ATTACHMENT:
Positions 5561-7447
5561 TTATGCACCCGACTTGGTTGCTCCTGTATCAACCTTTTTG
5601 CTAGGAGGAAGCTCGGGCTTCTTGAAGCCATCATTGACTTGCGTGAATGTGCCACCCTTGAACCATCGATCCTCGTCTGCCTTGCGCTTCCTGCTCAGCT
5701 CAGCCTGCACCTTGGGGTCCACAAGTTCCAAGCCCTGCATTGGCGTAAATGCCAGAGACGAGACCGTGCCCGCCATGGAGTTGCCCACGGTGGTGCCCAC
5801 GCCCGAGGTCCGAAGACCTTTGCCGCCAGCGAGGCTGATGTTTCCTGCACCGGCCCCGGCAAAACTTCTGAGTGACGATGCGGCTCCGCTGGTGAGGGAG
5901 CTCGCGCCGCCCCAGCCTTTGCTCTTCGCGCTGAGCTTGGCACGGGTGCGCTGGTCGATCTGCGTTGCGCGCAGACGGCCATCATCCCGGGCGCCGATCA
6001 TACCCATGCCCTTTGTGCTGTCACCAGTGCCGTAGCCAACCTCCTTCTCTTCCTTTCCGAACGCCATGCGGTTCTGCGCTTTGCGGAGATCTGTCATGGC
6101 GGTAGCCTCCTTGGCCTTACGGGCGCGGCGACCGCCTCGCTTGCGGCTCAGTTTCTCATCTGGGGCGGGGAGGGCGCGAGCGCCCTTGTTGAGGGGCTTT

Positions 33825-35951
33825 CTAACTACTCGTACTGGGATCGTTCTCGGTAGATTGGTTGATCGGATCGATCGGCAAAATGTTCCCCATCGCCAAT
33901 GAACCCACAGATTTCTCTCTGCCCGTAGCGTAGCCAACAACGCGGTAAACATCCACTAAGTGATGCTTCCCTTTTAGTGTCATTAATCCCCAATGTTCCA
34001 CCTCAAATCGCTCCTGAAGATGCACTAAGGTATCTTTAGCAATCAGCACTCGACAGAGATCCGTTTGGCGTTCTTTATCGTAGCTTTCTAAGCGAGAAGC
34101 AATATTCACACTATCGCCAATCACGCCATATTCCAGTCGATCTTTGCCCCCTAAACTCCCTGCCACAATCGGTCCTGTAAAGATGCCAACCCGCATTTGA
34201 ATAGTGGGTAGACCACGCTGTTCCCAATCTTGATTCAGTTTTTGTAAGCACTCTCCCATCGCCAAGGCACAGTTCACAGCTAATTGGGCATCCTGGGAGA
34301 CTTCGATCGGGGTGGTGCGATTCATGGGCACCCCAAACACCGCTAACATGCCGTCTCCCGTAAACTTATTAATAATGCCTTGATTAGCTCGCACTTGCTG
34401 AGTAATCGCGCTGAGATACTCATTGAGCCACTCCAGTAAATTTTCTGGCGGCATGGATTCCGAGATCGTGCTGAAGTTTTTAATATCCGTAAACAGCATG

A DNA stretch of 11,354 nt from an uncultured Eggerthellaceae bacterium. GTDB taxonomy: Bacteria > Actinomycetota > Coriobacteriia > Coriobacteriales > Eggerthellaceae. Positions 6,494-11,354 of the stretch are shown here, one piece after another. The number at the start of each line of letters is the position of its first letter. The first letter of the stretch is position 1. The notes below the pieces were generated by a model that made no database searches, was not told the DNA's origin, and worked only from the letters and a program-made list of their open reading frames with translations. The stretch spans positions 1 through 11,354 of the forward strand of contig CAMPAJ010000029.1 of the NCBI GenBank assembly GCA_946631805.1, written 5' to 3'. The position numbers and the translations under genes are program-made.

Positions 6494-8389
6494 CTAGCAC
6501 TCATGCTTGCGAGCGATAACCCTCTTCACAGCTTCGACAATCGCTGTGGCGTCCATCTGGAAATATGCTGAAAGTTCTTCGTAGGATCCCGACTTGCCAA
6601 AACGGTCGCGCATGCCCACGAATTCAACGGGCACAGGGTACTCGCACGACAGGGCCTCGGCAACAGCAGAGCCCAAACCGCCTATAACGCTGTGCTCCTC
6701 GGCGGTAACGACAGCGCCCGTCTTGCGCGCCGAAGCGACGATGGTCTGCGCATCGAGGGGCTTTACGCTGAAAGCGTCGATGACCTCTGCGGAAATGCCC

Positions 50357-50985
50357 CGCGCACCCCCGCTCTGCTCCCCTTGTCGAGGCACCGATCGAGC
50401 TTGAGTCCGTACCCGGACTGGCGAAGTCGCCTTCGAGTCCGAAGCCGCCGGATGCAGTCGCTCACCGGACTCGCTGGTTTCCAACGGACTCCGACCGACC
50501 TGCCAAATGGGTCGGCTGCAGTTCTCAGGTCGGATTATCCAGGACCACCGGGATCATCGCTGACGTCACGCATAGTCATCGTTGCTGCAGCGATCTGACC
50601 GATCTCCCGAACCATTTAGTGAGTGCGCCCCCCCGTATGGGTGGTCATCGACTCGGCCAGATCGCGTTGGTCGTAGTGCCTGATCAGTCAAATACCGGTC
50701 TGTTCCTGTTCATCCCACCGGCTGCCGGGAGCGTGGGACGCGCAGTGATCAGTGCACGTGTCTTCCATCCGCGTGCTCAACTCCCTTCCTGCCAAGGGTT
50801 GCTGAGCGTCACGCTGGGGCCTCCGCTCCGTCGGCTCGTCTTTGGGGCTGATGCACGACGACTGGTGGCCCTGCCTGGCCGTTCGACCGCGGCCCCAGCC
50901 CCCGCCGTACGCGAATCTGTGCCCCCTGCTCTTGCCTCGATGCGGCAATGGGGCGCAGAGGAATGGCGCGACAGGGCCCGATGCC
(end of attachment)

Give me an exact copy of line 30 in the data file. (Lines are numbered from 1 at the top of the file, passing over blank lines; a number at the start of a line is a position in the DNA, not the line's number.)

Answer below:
50901 CCCGCCGTACGCGAATCTGTGCCCCCTGCTCTTGCCTCGATGCGGCAATGGGGCGCAGAGGAATGGCGCGACAGGGCCCGATGCC